Choosing from a List – select, datalist

You’ll often want to present a dropdown list of things for players to pick from. Here’s a potential list of races the GM might offer.

To offer that list, here’s the code using a select element. Notice that you have to give the select a name, just like an input or textarea.

<select name="attr_race"> <option>Human</option> <option>Elf</option> <option>Dwarf</option> <option>Halfling</option> <option>Goblin</option> <option>Orc</option> <option>Duck</option> <option>Smurf</option> </select>
Code language: HTML, XML (xml)

When you have a select, the chosen option becomes the value of that select. So in this case @{race} can have a limited number of values, including Human, Dwarf, and Elf. The player can choose only from the listed options, so this is a great way to present a limited selection of options.

It also blocks players from entering anything else – only the listed options are accepted. This is often a benefit for players- it helps them avoid typos.

Default Value

It’s a good idea to set a default value. While the first box is apparently selected, it might not be actually selected until the player manually selects an entry. You can simply enter selected in an option to make it the default item. Say the GM wanted Goblin to be the standard, default race. They could do this:

<select name="attr_race"> <option>Human</option> <option>Elf</option> <option>Dwarf</option> <option>Halfling</option> <option selected>Goblin</option> <option>Orc</option> </select>
Code language: HTML, XML (xml)

Asking The Player to Choose

There are times you’ll want to prompt the player to pick an option from the select dropdown. If you put the properties selected disabled hidden on an option, it will be displayed until the player chooses a value, like this.

The code for that might look like this:

<span>Strength:</span><input type="number" name="attr_strength" value="0"> <br> <span>Weapon</span> <select name="attr_weapon"> <option value="none" selected disabled hidden>Choose a Weapon</option> <option>Sword</option> <option>Dagger</option> <option>Longbow</option> </select> <span>Skill level</span> <input type="number" name="attr_weapon_attack" value="0"> <span>Stat</span> <select name="attr_weapon_stat"> <option value="@{strength}" selected>Strength</option> <option value="@{dexterity}">Dexterity</option> </select> <span>Total Bonus</span> <input type="number" name="attr_weapon_total" value="@{weapon_attack}+@{weapon_stat}" disabled>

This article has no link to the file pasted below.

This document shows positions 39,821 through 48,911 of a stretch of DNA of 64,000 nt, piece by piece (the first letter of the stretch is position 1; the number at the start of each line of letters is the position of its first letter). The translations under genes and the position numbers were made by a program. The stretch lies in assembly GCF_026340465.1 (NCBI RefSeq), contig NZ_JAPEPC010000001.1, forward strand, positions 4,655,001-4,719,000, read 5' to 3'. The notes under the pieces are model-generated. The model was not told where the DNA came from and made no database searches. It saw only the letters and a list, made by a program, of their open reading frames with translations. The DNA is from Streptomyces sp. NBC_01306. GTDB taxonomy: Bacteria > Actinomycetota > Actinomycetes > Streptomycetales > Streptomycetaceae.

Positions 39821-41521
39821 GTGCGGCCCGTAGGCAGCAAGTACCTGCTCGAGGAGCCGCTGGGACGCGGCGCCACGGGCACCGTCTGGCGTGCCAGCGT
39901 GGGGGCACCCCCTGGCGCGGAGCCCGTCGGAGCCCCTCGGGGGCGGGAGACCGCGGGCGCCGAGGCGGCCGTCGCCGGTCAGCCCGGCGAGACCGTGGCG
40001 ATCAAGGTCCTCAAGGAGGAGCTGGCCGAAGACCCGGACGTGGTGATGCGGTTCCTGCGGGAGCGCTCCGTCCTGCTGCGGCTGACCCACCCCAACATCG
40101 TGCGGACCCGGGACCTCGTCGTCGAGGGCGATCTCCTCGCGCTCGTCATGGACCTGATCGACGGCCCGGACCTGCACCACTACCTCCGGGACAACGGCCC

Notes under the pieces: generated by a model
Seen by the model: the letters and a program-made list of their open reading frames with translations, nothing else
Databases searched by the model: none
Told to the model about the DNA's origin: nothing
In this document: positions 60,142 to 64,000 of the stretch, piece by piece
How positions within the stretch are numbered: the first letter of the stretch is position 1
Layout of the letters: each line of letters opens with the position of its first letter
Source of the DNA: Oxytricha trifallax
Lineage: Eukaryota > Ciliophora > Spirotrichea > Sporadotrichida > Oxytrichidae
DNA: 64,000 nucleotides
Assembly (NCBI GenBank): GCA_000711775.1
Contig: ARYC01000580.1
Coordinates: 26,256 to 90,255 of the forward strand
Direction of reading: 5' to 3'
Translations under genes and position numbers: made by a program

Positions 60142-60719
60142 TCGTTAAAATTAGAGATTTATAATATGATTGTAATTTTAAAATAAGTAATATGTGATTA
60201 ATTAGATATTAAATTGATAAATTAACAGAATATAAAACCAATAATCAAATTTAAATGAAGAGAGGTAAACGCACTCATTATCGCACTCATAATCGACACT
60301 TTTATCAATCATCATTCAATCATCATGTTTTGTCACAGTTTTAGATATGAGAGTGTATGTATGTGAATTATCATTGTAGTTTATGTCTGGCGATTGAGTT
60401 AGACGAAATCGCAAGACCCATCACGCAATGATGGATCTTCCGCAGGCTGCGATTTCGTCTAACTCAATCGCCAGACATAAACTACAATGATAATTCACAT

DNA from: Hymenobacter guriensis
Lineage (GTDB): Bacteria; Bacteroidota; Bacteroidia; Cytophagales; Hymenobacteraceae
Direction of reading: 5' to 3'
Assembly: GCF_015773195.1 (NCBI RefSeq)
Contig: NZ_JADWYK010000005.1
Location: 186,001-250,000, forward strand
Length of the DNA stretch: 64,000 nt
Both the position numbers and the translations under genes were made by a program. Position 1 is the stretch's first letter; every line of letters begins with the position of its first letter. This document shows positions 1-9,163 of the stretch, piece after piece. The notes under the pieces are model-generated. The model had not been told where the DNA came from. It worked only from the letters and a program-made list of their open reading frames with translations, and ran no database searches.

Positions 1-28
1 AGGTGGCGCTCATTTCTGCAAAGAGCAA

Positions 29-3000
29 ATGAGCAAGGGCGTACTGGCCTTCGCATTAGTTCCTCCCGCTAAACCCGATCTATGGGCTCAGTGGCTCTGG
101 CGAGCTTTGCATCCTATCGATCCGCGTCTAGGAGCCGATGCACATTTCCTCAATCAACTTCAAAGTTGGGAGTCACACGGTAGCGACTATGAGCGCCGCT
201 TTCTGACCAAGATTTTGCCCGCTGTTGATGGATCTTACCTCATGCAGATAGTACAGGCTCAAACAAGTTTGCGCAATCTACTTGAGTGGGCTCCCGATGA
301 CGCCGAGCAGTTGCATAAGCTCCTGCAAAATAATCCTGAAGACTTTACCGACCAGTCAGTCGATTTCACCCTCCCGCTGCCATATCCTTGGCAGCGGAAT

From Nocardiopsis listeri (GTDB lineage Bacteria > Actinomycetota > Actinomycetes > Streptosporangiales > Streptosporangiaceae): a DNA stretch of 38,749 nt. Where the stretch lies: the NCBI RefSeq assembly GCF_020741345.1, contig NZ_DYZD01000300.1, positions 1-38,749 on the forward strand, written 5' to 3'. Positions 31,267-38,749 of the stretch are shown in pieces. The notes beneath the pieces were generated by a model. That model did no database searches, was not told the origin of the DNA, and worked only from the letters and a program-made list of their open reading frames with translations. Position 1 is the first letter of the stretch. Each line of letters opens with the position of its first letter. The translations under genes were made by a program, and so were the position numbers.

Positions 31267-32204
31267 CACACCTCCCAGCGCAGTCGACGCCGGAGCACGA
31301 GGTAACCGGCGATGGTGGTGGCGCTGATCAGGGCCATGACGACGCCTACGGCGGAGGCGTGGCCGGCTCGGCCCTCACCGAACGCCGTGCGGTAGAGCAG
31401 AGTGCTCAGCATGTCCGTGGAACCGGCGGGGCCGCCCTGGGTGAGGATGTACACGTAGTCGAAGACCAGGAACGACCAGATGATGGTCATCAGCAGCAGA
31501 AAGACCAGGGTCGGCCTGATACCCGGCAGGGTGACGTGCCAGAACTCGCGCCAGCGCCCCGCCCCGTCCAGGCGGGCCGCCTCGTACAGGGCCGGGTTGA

Code language: HTML, XML (xml)

Displayed Labels with Different Values

This picture above also shows an Autocalc where the player enters a skill level, chooses which stat governs their weapon, and the total of those values is automatically calculated.

The second select shows how this is done. You can have a value that is different from the displayed label. It’s very common to use option values when you want to display a friendly label, while the value is actually a number or attribute.

optgroup

You have an option to break up long lists, like this example from the Free Space sheet. The code would look something like this:

<select name="attr_type"> <optgroup label="Player"> <option>Free Spacer Crewmember</option> <option>Contingency type Corvette</option> </optgroup> <optgroup label="Gamemaster"> <option>Sophont Log</option> <option>Composite Sophont Log</option> <option>Swarm Log</option> <option>Creature Log</option> </optgroup> </select>
Code language: HTML, XML (xml)

OptGroups are containers; you supply a label and that gets shown to the player. But it can’t be clicked – it’s not something you can select.

Unfortunately, there’s a big problem with OptGroups – they don’t show up when making a custom sheet. They only show up once published to Roll20. So you can create them but you can’t see them while testing. This has to be a bug, and will hopefully have been fixed by the time you read this.

A Note on Gender

You can’t use a select or radio input to have a limited number of options – Roll20 requires that this be a text input, so players can enter any gender they feel comfortable with.

DATALIST

Select is great for presenting a list of limited options. But what if you want to present a list where players can add their own items from the list. Where the dropdown is a guideline or list of suggestions but the players can choose something different.

For example, you might have a list of backgrounds in the game but players can create new ones and enter those. You can’t do that with a select. This is where a datalist comes in.

A datalist is a special kind of input, so make sure you have read Inputs and Attributes.

Create a datalist with an id to name it. Then create your input, and give it a list attribute with exactly the same name as the id.

You create an input as normal with one addition: add a list HTML attribute id. Then create a datalist with the same id.

<datalist id="backgrounds"> <option>Aristocrat</option> <option>Knight</option> <option>Smuggler</option> </datalist> <input type="text" name="attr_background" id="backgrounds">
Code language: HTML, XML (xml)

Then when the player clicks the input, they’ll get the dropdown list. There is one complication: the dropdown only appears if the input is already selected when you click it. So you might need to click it twice – once to select the input and a second time to show the list.

One nifty thing about datalists is that the list is dynamic – as the player enters text, the visible dropdown will change to show only items that contain that letter. Here the player has entered the letter t, and so Smuggler isn’t shown.

Series Navigation<< Containers – div, section, detailsConditional Inputs – checkboxes, radios, labels >>

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